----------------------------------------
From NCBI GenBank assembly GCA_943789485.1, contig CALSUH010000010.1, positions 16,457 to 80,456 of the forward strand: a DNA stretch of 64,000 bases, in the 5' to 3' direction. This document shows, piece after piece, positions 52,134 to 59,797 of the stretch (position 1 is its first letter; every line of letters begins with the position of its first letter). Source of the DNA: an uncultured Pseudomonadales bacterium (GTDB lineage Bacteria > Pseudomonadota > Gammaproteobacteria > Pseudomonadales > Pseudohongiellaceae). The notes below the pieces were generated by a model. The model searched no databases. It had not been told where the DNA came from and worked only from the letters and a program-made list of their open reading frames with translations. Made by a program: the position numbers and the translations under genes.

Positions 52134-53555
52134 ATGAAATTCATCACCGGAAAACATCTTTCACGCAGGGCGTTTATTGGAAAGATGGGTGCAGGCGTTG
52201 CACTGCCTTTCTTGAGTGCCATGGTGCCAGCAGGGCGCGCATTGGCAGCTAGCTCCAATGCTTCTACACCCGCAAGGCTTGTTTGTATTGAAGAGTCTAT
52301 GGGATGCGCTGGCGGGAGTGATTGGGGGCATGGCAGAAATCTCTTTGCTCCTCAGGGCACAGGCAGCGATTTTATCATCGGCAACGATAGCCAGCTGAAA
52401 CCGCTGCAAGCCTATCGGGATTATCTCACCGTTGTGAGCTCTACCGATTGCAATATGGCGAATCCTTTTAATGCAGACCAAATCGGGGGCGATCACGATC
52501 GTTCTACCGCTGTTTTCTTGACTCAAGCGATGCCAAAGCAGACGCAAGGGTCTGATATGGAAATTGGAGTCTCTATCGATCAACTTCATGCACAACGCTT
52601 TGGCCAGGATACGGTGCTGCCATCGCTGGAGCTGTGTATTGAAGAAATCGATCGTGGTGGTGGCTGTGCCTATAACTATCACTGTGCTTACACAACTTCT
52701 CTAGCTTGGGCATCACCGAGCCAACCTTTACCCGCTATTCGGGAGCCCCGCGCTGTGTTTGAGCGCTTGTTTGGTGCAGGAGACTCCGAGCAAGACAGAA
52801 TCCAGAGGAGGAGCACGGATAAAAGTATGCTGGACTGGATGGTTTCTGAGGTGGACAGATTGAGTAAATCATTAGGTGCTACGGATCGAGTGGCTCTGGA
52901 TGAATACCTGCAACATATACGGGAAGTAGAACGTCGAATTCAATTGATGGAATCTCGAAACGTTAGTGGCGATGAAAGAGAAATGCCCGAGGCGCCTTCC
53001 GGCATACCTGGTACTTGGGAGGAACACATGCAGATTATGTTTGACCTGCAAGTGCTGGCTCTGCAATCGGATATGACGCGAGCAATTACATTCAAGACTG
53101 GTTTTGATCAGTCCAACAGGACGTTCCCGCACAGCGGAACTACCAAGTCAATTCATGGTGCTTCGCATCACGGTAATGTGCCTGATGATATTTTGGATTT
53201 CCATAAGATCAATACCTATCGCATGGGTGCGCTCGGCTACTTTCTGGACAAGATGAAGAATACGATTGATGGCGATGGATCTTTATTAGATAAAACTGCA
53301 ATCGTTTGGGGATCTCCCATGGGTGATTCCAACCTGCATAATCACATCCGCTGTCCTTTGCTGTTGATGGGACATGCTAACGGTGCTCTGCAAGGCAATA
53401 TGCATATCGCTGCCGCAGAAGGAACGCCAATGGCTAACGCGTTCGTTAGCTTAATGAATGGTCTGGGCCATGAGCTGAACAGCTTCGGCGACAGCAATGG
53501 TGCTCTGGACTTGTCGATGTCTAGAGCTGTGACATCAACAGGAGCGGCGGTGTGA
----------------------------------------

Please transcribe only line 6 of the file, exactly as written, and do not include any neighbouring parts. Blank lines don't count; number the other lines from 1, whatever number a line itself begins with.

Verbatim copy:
52401 CCGCTGCAAGCCTATCGGGATTATCTCACCGTTGTGAGCTCTACCGATTGCAATATGGCGAATCCTTTTAATGCAGACCAAATCGGGGGCGATCACGATC